ILA #4


Matt Ferguson

Professor Sarah Thompson

English 102-024

26 September 2016

ILA #4

The topic that which I’m going to write about is food recalls, their overall personal affects on the consumer, and their economic impacts on both the consumer and producer. I would like to research whom usually fares better when all is said and done after these recalls, the consumer or producer?

The basic facts pertaining to the financial affects of these recalls are a bit surprising. By way of analyzing the stock market’s reaction in the wake of a food recall, it can be concluded that these recalls have little effect on firms that are involved (Salin, Hooker 2001). Negative repercussions after these recalls appear to be short lived in the stock market (Salin, Hooker 2001). These repercussions come in the form of somewhat negatively affected returns to shareholders involved with these companies (Salin, Hooker 2001). Again, these repercussions aren’t very strong when it comes to companies losing out financially (Salin, Hooker 2001). Even though food recalls don’t affect the finances of the companies involved too badly, damage to reputation is a different story.

Consumers are not only affected financially by these recalls, but are also affected mentally. The overall consumer trust in a brand can be shattered by a recall. Many of these individuals are affected by food recalls involving bacteria or some form of contamination that makes them sick. However, there are many cases of food recalls involving allergens that don’t get publicized in the media nearly as much. These types of recalls are extremely hazardous to those dealing with food allergies. Individuals with potentially dangerous food allergies rely completely on commercial manufacturers to let them know what allergens are present in their products (Vierk, Falci, Wolyniak, Klontz, 2002 1022-26). It is one of the most serious types of food recall because once an allergen is ingested by an afflicted consumer, it’s an immediate hospital visit.

The list of personal and financial affects on this particular type of consumer can be lengthy. High priced emergency bills; new epinephrine pens and a somewhat traumatic rush to the hospital are just a few affects on a consumer when contaminated food contains potential allergens not listed on the ingredients label. These allergens could be found in most any food including ones that you might expect such as peanuts in ginger snap cookies (Vierk, Falci, Wolyniak, Klontz 2002 1022-26). Other foods you might not expect can also contain small amounts of these allergens such as simple soup flavoring that contains peanuts (Vierk, Falci, Woyniak, Klontz 2002 1022-26).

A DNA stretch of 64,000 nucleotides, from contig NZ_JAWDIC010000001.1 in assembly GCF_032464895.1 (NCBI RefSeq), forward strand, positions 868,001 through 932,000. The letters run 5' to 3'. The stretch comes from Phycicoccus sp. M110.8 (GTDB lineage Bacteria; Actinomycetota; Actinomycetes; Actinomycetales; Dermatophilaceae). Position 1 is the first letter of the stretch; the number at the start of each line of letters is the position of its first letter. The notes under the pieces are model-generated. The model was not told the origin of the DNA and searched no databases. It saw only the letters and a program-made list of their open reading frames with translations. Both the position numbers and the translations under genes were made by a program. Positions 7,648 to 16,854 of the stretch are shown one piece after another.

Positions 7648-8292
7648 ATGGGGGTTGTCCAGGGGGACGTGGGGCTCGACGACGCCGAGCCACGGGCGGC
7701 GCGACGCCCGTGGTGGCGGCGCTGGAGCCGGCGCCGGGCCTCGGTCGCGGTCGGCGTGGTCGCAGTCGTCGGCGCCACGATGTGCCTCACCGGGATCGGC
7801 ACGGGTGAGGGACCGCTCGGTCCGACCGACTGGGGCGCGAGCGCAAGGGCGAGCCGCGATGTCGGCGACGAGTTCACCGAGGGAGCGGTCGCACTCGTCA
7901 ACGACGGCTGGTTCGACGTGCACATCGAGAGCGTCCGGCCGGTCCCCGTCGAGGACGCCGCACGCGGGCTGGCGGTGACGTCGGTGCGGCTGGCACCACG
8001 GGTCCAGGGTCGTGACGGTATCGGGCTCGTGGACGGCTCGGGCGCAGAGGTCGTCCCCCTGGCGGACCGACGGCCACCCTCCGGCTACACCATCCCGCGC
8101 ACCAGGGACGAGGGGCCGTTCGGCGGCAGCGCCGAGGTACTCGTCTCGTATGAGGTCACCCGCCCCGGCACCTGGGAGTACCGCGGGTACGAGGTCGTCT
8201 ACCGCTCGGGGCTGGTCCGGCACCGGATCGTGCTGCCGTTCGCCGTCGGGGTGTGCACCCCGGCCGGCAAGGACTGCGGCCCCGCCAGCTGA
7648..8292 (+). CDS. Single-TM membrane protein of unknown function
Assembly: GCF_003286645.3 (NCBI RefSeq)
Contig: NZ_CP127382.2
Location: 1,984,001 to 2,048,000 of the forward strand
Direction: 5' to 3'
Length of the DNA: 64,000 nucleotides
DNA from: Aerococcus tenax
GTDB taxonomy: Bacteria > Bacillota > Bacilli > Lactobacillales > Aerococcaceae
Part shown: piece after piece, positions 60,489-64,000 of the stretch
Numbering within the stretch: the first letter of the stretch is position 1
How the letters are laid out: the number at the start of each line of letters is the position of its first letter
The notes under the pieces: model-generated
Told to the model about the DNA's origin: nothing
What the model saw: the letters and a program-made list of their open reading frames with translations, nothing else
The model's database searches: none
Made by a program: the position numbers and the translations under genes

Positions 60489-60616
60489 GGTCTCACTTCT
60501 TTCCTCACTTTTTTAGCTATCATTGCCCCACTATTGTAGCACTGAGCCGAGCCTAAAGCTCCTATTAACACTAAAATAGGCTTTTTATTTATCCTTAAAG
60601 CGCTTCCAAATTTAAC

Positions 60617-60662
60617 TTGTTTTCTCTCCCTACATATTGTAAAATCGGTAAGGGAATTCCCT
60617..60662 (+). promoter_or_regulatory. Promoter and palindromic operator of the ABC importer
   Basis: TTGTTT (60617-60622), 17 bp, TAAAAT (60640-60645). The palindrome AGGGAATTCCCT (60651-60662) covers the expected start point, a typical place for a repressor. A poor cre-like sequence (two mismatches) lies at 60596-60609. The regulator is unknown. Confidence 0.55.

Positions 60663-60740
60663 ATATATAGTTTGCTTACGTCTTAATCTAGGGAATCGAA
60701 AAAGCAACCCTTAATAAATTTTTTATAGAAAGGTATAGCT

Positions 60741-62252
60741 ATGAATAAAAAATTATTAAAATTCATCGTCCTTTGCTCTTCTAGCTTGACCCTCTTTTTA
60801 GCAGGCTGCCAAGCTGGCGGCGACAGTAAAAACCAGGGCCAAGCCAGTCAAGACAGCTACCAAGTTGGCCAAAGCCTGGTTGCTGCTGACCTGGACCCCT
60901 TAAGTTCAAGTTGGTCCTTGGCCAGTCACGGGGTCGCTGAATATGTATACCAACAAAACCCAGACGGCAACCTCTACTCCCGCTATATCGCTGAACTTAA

Again, a consumer’s trust in a brand can be ruined when they endure sickness or have an allergic reaction due to a contaminated product. Most individuals feel that there is some sort of negative connotation attached to food recalls. While this is certainly true, food recalls are a necessary and positive aspect of our societal dietary needs. If executed thoroughly and quickly, food recalls play a major role in reducing and preventing incidents involving contaminated food. These recalls are actually a positive aspect of the food industry because they are what lessen the negative affects of contamination among consumers and food companies. Even though food recalls affect consumers and producers negatively, they exemplify the enormous progress that our society has made in food preparation by protecting so many more from the consequences of accidental contamination.




Works Cited

  1. Onyango, Benjamin, Dragan Miljokovic, William Hallman, William Nganje, Sarah Condry, and Cara Cuite. FOOD RECALLS AND FOOD SAFETY PERCEPTIONS: THE SEPTEMBER 2006 SPINACH RECALL CASE. Rep. no. 602. Department of Agribusiness and Applied Economics, North Dakota State University. N.p.: n.p., n.d. 1-19. Web. May 2007.
  2. Salin, Victoria, and Neal H. Hooker. “Stock Market Reaction to Food Recalls.”Review of Agricultural Economics Rev Agricultural Economics1 (2001): 33-46. Web.
  3. Vierk, Katherine, Kenneth Falci, Cecilia Wolyniak, and Karl C. Klontz. “Recalls of Foods Containing Undeclared Allergens Reported to the US Food and Drug Administration, Fiscal Year 1999.” Journal of Allergy and Clinical Immunology6 (2002): 1022-026. Web

2 responses to “ILA #4

  1. The topic is intriguing in that it makes me wonder how they can get word out to every consumer that there’s a recall. Surely there’s consumers who should benefit to learn about what recalls are and how they will affect them.


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